Head and the Heart
8/11/2004 - Review by: Etiam
Head and the Heart
Company: Earache Records
The tides of sludge are changing
You have heard something like Deadbird before. Sunn Model-T heads on top of Orange cabinets; swaying, half-time power chord progressions; pitchy bellowed vocal lines; bubbling snare fills; dolorous vocal samples scattered through the pensive (but still pentatonic) acoustic interludes; overdriven bass noodling out the roots. Et cetera. Admittedly, the Arkansas quintet first released 'Head and the Heart' in 2004, a touch before the morass of mid-aughts of sludgy metal reached its critical mass, and in a time when beards were not ironically overgrown. But still--standout records from any era should weather the lapping tides of also-rans and sound fresh to old ears. Deadbird, it would seem, do not.
Ticking off these expected genre boxes is a quick way to gain traction within a scene, but it also works to the band's detriment when they force the issue--the descending dirge riff halfway through opener 'Sadness Distilled' would have packed a hefiter wallop without the vocal line shouted out above it, and 'Mount Zero (Is Burning)' has some similarly tentative moments. But the technique works, effectively highlighting the pummelling passages and unbridled shrieks that follow in both instances.
And that attuned sense for dynamics may be Deadbird's most distinguishing asset; despite the obviousness over their framework, Deadbird do switch up enough of the finer stitching to keep 'Head and the Heart' from blurring together. These range from the passing and deliberately subtle--the self-administered vocal tremolo effect in 'Rorschach Sky' is reminiscent of Diagnose: Lebensgefahr--to the show-stopping--the flurry of Krallice-challenging tremolo towards the beginning of the epic title track. Riffs are given their worshipful due, as is customary in this style, but few have the totemic power to sustain an entire song. Rather, Deadbird rephrase and rearticulate their material in a way that speeds the song along without leaving an indelible impression. These are not riffs that would first come to mind when trying out that new $200 fuzz pedal. This may also be due in part to the production, which, although it gives full weight to the guitars, is just too hot. The high end is crammed with too much cymbal noise and the midrange too stuffed with over-satured guitars. The result is aurally fatiguing, not emotionally draining.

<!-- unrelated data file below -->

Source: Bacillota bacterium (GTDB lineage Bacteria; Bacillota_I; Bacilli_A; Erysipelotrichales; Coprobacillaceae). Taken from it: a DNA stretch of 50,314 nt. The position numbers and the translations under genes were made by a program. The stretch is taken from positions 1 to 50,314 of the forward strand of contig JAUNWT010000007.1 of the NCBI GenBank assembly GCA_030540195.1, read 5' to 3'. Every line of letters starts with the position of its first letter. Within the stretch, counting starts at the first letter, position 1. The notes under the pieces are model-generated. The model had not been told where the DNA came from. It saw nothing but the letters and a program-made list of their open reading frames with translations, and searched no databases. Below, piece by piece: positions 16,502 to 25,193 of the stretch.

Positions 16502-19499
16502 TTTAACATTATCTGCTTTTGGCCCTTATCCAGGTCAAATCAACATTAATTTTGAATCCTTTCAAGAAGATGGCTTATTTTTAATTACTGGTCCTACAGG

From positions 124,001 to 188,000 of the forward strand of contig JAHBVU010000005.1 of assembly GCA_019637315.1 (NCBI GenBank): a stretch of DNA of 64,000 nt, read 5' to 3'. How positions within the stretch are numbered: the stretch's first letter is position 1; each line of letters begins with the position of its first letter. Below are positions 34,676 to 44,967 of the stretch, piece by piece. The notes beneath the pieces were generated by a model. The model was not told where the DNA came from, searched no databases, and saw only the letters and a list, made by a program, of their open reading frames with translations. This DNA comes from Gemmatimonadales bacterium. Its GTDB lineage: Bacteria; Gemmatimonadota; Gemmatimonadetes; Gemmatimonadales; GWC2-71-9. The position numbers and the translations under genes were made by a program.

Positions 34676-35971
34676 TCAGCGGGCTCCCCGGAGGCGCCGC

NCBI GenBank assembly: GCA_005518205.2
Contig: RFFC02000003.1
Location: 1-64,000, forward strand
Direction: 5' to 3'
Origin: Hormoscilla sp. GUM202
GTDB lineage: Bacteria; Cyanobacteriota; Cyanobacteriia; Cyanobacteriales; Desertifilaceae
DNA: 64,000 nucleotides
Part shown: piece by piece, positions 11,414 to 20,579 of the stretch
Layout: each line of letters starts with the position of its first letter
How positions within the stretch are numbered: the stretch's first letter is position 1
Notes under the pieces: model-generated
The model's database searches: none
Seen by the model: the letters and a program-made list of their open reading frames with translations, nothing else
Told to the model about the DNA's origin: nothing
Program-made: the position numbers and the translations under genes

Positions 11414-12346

For all that, 'Head and the Heart' remains a relatively engaging listen, with its inspired passages more effectively dispersed than the sophomore 'Twilight Ritual'. That record front-loaded its best material--admittedly more memorable--while 'Head and the Heart' is a differentiated effort, its pacing as much a product of necessity as of prudence. In their ten year existence, Deadbird have only managed to release those two LPs, and perhaps a third effort might have been the charm. But the tides of sludge are changing, leaving fewer names to carry the torch and longer breaks between records. So one does have to wonder--what would really be left for them to say?